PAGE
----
This Thursday @ 7PM it’ll be time to unveil the new book project (now just have to write it).
Federal Indian law is marked by dramatic confrontations between paradigms such as George Washington’s “Savage as the Wolf” policy or Felix Cohen’s “Miner’s Canary” parable. These metaphors reflect the reality that federal Indian law and policy was imposed on tribal nations. Even today, five decades after the beginning of the tribal self-determination era, the Miner’s Canary parable remains the most used metaphorical shorthand to describe Indigenous affairs in the United States, but those metaphors are no longer useful. Tribal nations now possess political and economic power. Congress and the executive branch have largely embraced tribal self-determination. The Supreme Court has not. Or has it? Tribal nations have fared better in the Supreme Court since 2014 than in any other period of American history. Even so, the Court is paradigmatically split. The Anishinaabe creation is a story about the lowly, but heroic, Muskrat as a metaphor to describe modern tribal nations. The Supreme Court is poised to either accept the new paradigm of tribal self-determination or eradicate it in favor of keeping tribal nations weak. It is a paradigmatic battle of the Muskrat versus the Canary.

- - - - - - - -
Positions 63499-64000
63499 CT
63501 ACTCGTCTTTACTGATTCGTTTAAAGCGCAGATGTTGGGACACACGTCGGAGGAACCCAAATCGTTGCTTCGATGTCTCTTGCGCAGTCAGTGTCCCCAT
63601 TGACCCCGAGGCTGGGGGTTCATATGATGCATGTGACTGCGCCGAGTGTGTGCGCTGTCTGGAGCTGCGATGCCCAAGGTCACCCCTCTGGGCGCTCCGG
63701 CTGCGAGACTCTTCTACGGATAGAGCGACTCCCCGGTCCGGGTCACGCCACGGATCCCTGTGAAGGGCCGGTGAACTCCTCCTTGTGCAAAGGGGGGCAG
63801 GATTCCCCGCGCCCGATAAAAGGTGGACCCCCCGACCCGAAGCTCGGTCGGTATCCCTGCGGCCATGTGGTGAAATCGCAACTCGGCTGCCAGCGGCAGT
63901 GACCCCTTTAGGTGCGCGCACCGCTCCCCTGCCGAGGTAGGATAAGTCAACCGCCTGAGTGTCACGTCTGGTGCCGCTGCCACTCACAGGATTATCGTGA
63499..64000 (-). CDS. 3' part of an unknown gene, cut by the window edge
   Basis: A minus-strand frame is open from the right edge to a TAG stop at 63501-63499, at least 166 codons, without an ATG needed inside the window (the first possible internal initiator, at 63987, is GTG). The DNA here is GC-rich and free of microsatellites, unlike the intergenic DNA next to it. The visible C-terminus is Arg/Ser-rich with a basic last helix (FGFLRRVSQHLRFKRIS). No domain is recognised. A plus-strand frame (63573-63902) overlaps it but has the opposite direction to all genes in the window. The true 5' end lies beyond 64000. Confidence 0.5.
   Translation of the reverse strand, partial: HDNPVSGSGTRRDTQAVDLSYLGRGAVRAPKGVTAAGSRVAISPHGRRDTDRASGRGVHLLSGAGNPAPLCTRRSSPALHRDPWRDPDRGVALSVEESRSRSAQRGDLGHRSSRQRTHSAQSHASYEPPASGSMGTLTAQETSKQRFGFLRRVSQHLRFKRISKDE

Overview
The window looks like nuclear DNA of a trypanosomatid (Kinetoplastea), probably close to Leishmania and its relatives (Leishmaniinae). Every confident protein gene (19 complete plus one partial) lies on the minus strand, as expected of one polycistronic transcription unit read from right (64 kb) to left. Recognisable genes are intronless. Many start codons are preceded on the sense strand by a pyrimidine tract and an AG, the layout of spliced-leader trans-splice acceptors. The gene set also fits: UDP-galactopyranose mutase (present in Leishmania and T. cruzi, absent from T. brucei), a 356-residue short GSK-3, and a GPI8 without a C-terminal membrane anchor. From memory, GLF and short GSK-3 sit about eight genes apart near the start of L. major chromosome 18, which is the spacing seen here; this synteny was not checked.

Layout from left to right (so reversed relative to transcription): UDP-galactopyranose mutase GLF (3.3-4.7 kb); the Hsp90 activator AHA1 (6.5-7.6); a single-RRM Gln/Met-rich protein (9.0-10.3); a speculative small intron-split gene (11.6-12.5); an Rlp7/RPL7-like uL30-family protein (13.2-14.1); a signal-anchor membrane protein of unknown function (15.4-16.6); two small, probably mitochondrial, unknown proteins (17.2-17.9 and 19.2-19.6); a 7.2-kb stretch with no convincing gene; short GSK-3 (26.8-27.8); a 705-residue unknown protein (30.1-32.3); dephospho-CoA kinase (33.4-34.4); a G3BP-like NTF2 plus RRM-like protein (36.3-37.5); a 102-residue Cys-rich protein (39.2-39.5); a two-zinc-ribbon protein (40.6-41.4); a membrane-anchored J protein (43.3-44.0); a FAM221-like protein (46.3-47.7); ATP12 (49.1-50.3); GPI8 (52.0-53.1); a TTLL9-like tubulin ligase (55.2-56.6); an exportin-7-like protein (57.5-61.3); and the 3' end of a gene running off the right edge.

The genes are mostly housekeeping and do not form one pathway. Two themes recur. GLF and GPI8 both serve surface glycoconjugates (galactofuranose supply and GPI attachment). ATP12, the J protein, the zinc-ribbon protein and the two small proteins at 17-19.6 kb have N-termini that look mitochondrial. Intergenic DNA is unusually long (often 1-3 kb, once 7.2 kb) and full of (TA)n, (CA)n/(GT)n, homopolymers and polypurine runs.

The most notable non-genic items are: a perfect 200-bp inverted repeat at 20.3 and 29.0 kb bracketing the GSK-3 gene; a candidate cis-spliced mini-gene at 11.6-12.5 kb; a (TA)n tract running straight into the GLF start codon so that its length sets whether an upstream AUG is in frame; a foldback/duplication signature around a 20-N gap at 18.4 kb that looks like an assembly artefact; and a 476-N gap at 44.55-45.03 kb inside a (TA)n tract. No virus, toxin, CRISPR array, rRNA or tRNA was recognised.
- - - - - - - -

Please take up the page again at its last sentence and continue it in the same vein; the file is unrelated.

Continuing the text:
Miigwetch to John Low at THE school that shall not be named on this blog for the invitation to present!
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